Dems Intentionally Released My Social Security Number, GOP Candidate Says

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It's not unusual for political races to turn nasty. But one congressional race in Florida is reaching a new low as Lt. Col. Allen West, the GOP challenger to Rep. Ron Klein, accuses state Democrats of intentionally including his Social Security number in a mailer to hundreds of thousands of voters.

The Florida Democratic Party says it was a mistake, apologized and offered up to two years of identity theft protection to West.

But the West campaign rejected the offer, calling it a "backhanded apology," and released a 30- second ad highlighting the incident, which it describes as a "desperate act."

"When my family and I first committed to continuing our lives of service to our country over three years ago, we fully expected a tough fight based upon ideological principles – I expected a real and tough debate about the direction of our country," West said in a press release announcing the ad. "Unfortunately for the voters of the 22nd Congressional District, my opponent – incumbent Ron Klein – has decided to engage in gutter politics instead of talking about the real issues facing our country."

"Their backhanded attempts at apologizing are outright offensive to my family and me," he added.

West has signed up for identity protection with LifeLock and is getting a new Social Security number, campaign spokesman Josh Grodin said, adding that "it's a nightmare trying to get new Social Security numbers."

The Florida Democratic Party sent a mailer last week featuring a copy of a 2005 tax lien against West, which included his Social Security number.

Florida Democratic Party spokesman Eric Jotkoff said was a mistake not to redact West's Social Security number and insists the party's apology was "sincere."

"It was an oversight. I don't know what else we can do," Jotkoff said.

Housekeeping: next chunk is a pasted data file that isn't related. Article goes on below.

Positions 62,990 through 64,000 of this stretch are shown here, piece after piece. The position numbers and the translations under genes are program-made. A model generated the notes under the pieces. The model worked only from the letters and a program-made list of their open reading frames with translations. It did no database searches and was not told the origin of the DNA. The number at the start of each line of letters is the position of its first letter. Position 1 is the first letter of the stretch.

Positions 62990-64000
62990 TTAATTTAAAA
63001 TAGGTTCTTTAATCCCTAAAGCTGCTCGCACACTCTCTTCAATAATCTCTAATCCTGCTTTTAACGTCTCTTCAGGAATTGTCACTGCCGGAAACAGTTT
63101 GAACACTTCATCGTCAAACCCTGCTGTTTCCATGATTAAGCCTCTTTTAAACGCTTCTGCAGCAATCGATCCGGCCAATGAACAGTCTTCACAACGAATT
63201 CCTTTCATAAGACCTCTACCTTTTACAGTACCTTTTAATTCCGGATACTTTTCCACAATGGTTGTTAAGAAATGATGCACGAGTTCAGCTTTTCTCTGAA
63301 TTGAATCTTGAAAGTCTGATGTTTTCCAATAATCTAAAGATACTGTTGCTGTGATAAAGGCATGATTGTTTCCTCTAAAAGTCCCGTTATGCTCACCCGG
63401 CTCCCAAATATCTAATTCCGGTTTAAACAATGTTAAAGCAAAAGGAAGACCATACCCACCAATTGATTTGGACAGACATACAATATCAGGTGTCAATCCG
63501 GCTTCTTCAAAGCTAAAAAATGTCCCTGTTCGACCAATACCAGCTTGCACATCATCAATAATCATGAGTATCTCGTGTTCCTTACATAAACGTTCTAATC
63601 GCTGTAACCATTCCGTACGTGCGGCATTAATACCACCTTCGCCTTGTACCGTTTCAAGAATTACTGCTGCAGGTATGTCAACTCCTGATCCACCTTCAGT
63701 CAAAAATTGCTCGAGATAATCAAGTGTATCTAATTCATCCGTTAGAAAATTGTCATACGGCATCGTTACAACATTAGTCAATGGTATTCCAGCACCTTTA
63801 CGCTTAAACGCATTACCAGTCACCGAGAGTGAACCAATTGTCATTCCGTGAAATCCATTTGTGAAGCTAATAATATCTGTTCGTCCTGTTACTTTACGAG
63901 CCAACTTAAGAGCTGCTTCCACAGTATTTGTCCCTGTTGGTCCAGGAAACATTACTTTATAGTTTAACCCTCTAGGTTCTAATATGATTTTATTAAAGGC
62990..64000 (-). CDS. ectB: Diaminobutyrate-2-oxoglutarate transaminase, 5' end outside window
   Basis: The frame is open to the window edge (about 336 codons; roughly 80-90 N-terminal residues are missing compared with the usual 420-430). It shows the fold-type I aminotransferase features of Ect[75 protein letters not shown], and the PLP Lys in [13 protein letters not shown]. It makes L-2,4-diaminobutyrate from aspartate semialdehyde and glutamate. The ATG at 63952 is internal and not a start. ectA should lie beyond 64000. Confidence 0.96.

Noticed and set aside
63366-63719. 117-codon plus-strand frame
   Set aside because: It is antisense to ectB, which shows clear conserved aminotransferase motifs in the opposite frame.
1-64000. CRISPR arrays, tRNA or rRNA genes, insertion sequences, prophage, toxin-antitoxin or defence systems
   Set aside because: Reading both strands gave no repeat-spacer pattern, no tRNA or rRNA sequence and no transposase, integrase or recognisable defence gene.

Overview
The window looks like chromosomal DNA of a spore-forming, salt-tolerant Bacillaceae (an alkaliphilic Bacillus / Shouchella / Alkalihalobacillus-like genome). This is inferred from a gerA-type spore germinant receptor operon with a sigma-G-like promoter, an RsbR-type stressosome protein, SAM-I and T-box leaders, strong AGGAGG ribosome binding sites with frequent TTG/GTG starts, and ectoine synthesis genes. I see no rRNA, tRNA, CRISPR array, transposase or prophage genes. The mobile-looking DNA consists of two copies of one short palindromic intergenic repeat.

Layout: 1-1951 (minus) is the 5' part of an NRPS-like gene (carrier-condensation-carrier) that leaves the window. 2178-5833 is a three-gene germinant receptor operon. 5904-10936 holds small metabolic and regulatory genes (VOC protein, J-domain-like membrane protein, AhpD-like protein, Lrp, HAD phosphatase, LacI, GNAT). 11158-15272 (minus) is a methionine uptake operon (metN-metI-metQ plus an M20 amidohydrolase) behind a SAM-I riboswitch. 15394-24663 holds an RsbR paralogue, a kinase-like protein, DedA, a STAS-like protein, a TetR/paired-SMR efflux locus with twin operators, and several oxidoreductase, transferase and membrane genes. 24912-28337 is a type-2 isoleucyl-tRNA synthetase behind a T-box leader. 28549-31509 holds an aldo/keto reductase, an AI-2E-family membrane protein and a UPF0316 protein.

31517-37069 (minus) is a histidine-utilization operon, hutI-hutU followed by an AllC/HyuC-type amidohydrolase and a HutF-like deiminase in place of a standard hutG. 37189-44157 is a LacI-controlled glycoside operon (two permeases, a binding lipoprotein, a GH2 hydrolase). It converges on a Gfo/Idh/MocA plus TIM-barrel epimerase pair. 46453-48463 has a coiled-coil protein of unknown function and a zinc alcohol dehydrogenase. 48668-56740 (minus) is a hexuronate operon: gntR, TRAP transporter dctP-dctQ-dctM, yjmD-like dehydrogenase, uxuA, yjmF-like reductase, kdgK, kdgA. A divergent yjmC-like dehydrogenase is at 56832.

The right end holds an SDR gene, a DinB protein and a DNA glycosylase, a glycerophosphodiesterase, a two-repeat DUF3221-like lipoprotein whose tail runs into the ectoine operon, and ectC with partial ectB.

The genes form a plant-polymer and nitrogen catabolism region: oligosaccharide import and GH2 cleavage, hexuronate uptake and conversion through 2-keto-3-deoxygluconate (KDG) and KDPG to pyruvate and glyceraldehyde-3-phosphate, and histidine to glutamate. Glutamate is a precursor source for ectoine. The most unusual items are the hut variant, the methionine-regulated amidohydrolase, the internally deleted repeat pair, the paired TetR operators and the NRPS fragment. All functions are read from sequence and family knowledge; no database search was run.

Grodin told that someone should get fired.

"Who's getting fired? Who's being held accountable?" he said, adding that West is huddling with his lawyers to determine whether legal action is warranted.  "This was such a clear violation of privacy."

Grodin said it's inexplicable how certain information was redacted but the Social Security number wasn't.

"You don't put the time and effort in a mailer without crossing your t's and dotting your i's," he said. "I don't think Florida voters will buy that this was inadvertent.'

Jotkoff said he wasn't sure whether the staffers responsible for the mailer was disciplined.

"I would have to check in on that," he said. "I know we have put in place a new standard of vetting for mailing and communications from the Florida Democratic Party. We've made every effort to rectify the situation and we're moving forward."

Jotkoff said if West was really concerned about his privacy, he would have accepted the offer for identity theft protection.

"Look, if they were sincere, they'd do one thing," he said, adding that the new ad "comes off as a disingenuous political stunt."

Jotkoff emphasized that the information on the mailer was obtained through public records, undercutting any notion that the mailer was a violation of federal law on the distribution of SSNs in mailers that are not part of the public record.

"One would think he'd be pissed about the government agency that gave out" the information, he said.